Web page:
What you eat during this period is also important. Because scarlet fever often causes nausea and vomiting, it is better to eat smaller amount of soft food, rather than larger meals, as it will be easier to keep them down. Softer foods also help with the sore throat, as swallowing will be problematic in the first few days. The best foods for this period are soups and broths, puddings, rice and a lot of juices for vitamins.
By the age of 10 years, 80% of children have acquired protective antibodies against streptococcal pyrogenic exotoxins, preventing development of scarlet fever, but until then, as this infestation affects them the most, they need to be strictly observed and quickly treated, so that the infection does not lead to further complications. Monitor children’s temperatures closely, as high fever in children can lead to febrile seizures. If the fever persists, ask your doctor to prescribe something to help with this. You can also clothe your child in loose fitting items, so that they do not retain body heat. Kids can easily pass the streptococcus bacteria to one another, so it’s important that children don’t share food, drinks or toys with an infected child until he’s been fever-free for at least 24 hours.
Depending on the severity of the illness, you can also use some natural remedies that can help calm down or even treat some of the symptoms.
Gargling with warm salt water is often used to relieve trot pain and inflammation, as it washes away the toxins in the area. Pink Himalayan salt is best for this practice, as it contains potassium, magnesium and calcium, which make it more difficult for the infection causing bacteria to survive.
Apple cider vinegar can also be used for gargling, in an attempt to alleviate the sore throat. Mixing a spoon of apple cider vinegar with a spoon of honey into a glass of warm water and sipping it repeatedly, several times a day, can help with the pain.
Rashes can be treated with ointments made out of tea tree oil. Diluting it and applying it on the rash can have a calming effect.
Coconut oil is used to treat inflammations, and to fight bacteria, fungi and viruses, through its boost to the immune system. It can be applied on rashes as it has a soothing effect, calming the irritations. You can also use in combination with the tea tree oil mentioned above.
Vitamin C can boost immunity, which is what is needed when fighting scarlet fever. Increase your intake of Vitamin C by eating more oranges, red bell peppers, kale, Brussels sprouts, broccoli and by drinking natural juices.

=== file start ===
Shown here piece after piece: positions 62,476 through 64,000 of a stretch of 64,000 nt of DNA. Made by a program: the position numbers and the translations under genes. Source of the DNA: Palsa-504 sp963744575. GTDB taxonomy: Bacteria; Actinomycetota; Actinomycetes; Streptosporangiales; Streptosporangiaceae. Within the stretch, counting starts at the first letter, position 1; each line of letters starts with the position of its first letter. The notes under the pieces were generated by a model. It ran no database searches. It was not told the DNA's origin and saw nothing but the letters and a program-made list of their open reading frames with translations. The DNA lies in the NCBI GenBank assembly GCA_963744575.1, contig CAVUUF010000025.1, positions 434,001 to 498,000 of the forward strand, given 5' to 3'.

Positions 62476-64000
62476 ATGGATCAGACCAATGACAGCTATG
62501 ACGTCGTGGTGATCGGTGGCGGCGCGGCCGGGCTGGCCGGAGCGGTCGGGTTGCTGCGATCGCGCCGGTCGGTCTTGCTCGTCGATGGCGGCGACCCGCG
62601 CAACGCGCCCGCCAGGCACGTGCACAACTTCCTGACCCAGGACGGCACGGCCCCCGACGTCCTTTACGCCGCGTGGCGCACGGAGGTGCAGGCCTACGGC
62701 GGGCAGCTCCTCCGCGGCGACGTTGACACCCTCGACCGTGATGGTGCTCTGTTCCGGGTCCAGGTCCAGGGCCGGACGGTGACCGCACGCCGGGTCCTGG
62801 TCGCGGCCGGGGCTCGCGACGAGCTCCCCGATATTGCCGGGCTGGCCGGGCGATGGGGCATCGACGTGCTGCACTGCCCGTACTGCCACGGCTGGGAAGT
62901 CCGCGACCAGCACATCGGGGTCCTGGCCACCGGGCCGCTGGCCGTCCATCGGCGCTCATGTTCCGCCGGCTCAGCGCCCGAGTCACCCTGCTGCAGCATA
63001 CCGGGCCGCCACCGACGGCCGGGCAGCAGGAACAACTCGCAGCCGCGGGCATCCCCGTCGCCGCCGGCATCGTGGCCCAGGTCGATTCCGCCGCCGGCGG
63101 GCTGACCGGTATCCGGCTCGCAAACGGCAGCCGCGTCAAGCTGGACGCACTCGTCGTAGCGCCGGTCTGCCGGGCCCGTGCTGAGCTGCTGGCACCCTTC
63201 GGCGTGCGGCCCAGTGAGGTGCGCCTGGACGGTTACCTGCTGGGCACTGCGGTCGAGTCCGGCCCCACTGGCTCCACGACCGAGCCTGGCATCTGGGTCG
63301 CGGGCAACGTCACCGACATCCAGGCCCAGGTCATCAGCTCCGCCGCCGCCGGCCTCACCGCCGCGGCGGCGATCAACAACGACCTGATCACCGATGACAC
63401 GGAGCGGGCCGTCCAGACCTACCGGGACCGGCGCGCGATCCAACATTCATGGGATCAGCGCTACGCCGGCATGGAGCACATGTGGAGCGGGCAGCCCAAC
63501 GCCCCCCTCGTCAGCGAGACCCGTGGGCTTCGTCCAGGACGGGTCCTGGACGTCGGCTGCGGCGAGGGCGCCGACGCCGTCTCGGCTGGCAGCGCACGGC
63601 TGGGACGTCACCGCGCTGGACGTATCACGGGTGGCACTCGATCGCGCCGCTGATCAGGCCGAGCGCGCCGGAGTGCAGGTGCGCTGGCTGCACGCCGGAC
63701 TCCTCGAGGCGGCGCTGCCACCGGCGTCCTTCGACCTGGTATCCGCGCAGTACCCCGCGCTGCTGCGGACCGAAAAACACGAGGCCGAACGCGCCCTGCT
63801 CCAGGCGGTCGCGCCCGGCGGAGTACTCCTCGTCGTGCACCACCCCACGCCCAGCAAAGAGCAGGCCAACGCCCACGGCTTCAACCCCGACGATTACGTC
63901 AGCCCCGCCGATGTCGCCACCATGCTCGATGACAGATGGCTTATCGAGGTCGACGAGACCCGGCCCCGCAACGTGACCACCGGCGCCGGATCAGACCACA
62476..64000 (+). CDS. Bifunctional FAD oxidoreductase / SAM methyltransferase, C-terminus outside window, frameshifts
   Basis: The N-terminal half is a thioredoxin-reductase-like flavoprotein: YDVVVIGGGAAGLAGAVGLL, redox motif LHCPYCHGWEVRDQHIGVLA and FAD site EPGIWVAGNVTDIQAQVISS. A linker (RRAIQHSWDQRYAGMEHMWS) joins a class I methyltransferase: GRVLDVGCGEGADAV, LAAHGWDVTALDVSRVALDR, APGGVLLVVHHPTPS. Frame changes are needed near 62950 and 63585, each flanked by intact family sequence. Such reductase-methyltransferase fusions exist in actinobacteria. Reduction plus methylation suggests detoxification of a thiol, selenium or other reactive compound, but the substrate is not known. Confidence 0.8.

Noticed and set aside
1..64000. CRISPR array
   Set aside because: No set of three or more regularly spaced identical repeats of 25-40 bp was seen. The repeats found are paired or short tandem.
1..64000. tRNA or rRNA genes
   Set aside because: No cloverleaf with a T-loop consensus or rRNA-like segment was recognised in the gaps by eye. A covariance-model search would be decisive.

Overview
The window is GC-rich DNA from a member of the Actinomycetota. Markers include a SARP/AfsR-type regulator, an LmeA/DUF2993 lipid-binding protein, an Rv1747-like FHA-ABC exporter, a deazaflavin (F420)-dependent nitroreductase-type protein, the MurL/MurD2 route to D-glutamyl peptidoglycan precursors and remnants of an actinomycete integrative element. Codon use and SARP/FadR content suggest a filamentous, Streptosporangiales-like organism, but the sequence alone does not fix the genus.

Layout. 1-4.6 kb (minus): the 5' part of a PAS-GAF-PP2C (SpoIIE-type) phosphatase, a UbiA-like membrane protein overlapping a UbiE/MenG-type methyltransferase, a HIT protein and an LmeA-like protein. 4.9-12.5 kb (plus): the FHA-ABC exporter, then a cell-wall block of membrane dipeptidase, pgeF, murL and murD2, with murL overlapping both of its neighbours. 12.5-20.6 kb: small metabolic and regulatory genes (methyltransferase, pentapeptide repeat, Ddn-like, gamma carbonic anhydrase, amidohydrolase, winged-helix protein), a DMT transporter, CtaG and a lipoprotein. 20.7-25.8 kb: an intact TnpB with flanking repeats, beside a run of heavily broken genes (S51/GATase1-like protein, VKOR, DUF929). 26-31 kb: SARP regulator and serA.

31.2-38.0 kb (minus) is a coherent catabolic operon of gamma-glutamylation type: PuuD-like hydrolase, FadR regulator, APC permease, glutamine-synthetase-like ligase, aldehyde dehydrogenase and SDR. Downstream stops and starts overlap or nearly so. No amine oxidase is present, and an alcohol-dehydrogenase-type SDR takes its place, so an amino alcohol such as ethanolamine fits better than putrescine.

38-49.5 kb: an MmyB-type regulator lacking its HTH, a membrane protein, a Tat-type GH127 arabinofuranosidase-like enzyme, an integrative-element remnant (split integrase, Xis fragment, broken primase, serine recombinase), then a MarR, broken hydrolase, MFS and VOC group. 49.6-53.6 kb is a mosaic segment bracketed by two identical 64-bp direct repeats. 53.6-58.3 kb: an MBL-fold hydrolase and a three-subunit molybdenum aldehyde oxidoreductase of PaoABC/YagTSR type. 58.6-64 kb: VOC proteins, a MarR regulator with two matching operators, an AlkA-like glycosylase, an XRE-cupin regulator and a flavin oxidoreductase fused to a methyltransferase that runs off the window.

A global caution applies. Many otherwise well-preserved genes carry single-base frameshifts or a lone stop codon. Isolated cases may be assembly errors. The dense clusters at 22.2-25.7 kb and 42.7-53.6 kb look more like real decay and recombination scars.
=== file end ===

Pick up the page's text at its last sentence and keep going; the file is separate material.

Lemon essential oil can be used to alleviate sore throat. By using two drops of lemon oil in a glass of water and taking small sips, you will speed the healing and calm the sensation in your throat. Use is with cool water, as the hot water will affect its healing powers.
Honey and propolis are also an excellent natural treatment against scarlet fever. Besides helping with the sore throat by eating honey, a propolis intake can also have an antibacterial effect in fighting the infection.
Aloe Vera has antiseptic and anti-inflammatory properties that can help in healing and repairing the damaged skin area. Applying its gel onto the sensitive rashes can help reduce the discomfort and soothe the itchiness.
Avoid spreading Scarlet fever
In order to avoid spreading the infection, isolation is best, as scarlet fever is quite infectious. It can easily spread to the rest of your family, or if you are in an environment full of children, like a kindergarten or school, staying at home is best, as soon as you observe the signs of infestation. As the infection usually spreads through direct contact, coughing, or contact with body fluids, it is best to keep a high level of sanitation around the house and in any other place you spend a lot of time in.
The best way of avoiding spreading the infection is by covering your mouth and nose when coughing or sneezing, disposing of any used tissues immediately and regularly washing your hands before and after touching infected tissues or material. If you are taking care of an infected person, make sure you avoid contact with any oral or nasal secretions, and wash your hand before touching your nose or mouth. Avoid sharing cutlery, cups towels, baths, clothes or bedding with an infected person.
Toys and surfaces should be washed and disinfected daily. In order to better avoid the spread of the bacteria, you can disinfect surfaces with appropriate solutions. Anything touched by that person, particularly eating utensils or any object that could be contaminated by mucous membranes from the infected individual, should be cleaned with a disinfectant after use. Using Purell hand sanitiser or disinfectants that you can mix with warm water and clean surfaces are the best way of avoiding the further spread of the bacteria. Such disinfectants can be used in your home, in schools, hospitals, public institutions, veterinary clinics, hotels, gyms, locker rooms and in any other public place where hygiene is important. For more ways in which you can ‘Prevent infestation with Scarlet Fever’, check our related article.